Wednesday, July 3, 2013

Writing your bat mitzvah speech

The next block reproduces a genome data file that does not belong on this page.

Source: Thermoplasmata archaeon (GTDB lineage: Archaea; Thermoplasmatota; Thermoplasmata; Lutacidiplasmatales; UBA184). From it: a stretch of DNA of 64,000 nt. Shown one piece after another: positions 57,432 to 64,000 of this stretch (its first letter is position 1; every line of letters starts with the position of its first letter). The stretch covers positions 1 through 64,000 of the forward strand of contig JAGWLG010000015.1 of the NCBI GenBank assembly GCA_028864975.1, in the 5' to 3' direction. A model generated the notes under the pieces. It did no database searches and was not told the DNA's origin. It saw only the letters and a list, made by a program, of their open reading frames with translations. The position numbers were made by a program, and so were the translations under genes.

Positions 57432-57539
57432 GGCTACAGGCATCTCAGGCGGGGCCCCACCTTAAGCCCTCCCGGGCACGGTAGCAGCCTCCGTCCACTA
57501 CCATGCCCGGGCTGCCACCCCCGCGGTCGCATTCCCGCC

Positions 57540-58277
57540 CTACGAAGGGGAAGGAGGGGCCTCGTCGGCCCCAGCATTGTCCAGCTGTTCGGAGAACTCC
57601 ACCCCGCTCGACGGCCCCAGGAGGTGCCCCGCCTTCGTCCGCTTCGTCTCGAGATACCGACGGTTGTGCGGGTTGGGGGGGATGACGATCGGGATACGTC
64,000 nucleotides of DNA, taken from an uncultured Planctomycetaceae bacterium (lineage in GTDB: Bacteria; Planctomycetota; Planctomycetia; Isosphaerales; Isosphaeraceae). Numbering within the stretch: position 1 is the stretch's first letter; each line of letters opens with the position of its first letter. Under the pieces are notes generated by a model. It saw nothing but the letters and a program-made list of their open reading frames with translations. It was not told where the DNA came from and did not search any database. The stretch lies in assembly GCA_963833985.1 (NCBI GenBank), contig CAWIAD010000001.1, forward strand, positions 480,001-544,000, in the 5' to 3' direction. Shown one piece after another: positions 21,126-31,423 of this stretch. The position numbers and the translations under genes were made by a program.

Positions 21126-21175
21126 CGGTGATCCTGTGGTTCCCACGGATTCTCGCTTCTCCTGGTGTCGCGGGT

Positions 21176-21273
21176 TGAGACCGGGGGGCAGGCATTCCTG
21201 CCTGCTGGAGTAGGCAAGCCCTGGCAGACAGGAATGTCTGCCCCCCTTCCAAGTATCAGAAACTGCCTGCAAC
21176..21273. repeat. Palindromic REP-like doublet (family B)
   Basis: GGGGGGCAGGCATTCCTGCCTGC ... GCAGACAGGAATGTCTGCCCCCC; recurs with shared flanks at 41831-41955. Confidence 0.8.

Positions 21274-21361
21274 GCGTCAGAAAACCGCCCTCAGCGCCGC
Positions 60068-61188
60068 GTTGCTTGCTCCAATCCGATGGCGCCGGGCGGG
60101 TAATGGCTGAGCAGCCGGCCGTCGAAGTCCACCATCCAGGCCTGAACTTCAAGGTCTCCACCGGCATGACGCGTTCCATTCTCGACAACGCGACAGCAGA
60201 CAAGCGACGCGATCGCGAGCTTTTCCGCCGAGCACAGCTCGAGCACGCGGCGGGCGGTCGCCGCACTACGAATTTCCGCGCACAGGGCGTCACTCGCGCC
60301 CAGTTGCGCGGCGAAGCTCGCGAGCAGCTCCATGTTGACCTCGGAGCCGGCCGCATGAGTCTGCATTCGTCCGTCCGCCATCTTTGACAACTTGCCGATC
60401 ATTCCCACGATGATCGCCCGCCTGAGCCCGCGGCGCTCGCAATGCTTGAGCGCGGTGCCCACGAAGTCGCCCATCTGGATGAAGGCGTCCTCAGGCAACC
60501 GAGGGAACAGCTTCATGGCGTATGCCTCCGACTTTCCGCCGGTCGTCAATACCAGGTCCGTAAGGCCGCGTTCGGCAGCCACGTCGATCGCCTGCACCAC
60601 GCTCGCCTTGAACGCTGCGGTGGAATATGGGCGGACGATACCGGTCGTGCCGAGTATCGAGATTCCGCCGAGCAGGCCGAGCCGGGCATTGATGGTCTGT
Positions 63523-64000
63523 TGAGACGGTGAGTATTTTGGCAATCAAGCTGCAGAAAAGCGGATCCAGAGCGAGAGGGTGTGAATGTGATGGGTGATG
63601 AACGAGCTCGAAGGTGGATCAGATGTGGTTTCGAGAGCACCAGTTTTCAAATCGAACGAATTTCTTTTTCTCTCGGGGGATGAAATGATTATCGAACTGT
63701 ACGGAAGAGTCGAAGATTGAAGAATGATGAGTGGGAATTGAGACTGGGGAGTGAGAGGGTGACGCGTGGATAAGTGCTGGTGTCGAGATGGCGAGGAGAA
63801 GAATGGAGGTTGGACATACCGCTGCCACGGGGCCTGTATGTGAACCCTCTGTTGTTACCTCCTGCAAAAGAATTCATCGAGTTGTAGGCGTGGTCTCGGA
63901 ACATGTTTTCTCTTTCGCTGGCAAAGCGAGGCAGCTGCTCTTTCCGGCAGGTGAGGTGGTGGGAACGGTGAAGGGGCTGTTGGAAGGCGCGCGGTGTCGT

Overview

On the occasion of your Bar/Bat Mitzvah ceremony you/your child will have to deliver a speech. For some kids that can be a really stressful anxiety producing event but I gathered some important tips from to help guide you through the process. Here are the basics: 1. The Intro Start by offering a warm welcome to everyone joining in the ceremony and celebration. You can also tell a relevant joke or funny story to warm up the crowd. 2. Learn from the Torah The most important part of your speech will be a d’var Torah, a story or idea from the weekly Torah portion. Try to choose one with a lesson connected to your bat mitzvah. Check out our real-life lessons from the weekly Torah portion written especially for the bat mitzvah speech. 3. Make it personal Next you’ll want to talk about what your bat mitzvah means to you. Describe the impact that becoming a Jewish adult will have on your life. What will you do to show your growing commitment to Judaism? This is a good place to mention a mitzvah project that you may have undertaken in honor of your bat mitzvah, or a good resolution you’ve made. 4. Roll the credits Now it’s time to thank those who helped you make it to this day. First up are your parents. You wouldn’t be here without them. Give them the credit they deserve. Don’t forget siblings, aunts and uncles . . . You know, the whole mishpachah. Special thanks should go to your grandparents. It’s likely that they made more than a few sacrifices to retain their Jewish identity and pass it on to their children and grandchildren. Next thank your rebbetzin or the teacher who helped you prepare for your bat mitzvah. Finally, a big shout-out to all the friends and family who came to share this moment with you. That’s it! Now stand back and let the applause wash over you . . . Tips and Suggestions: Make the speech your own, and incorporate your own feelings, attitudes, and experiences. Keep it snappy. It’s a very good idea to keep your speech between five and ten minutes long. Rehearse your speech many times in the weeks and days before your bat mitzvah. Ask your friends and family members to act as your audience while you practice. Your speech is an opportunity to show your maturity and insight to your friends and family. Make sure they can hear and understand every word. Stand up straight, and speak slowly and clearly. Keep in mind that you always sound faster than you think. Fight nervousness by taking several deep breaths before you begin your speech. Make eye contact with your guests as you impart each thought. Mazal tov and good luck! I hope this helps!! xoxo beth


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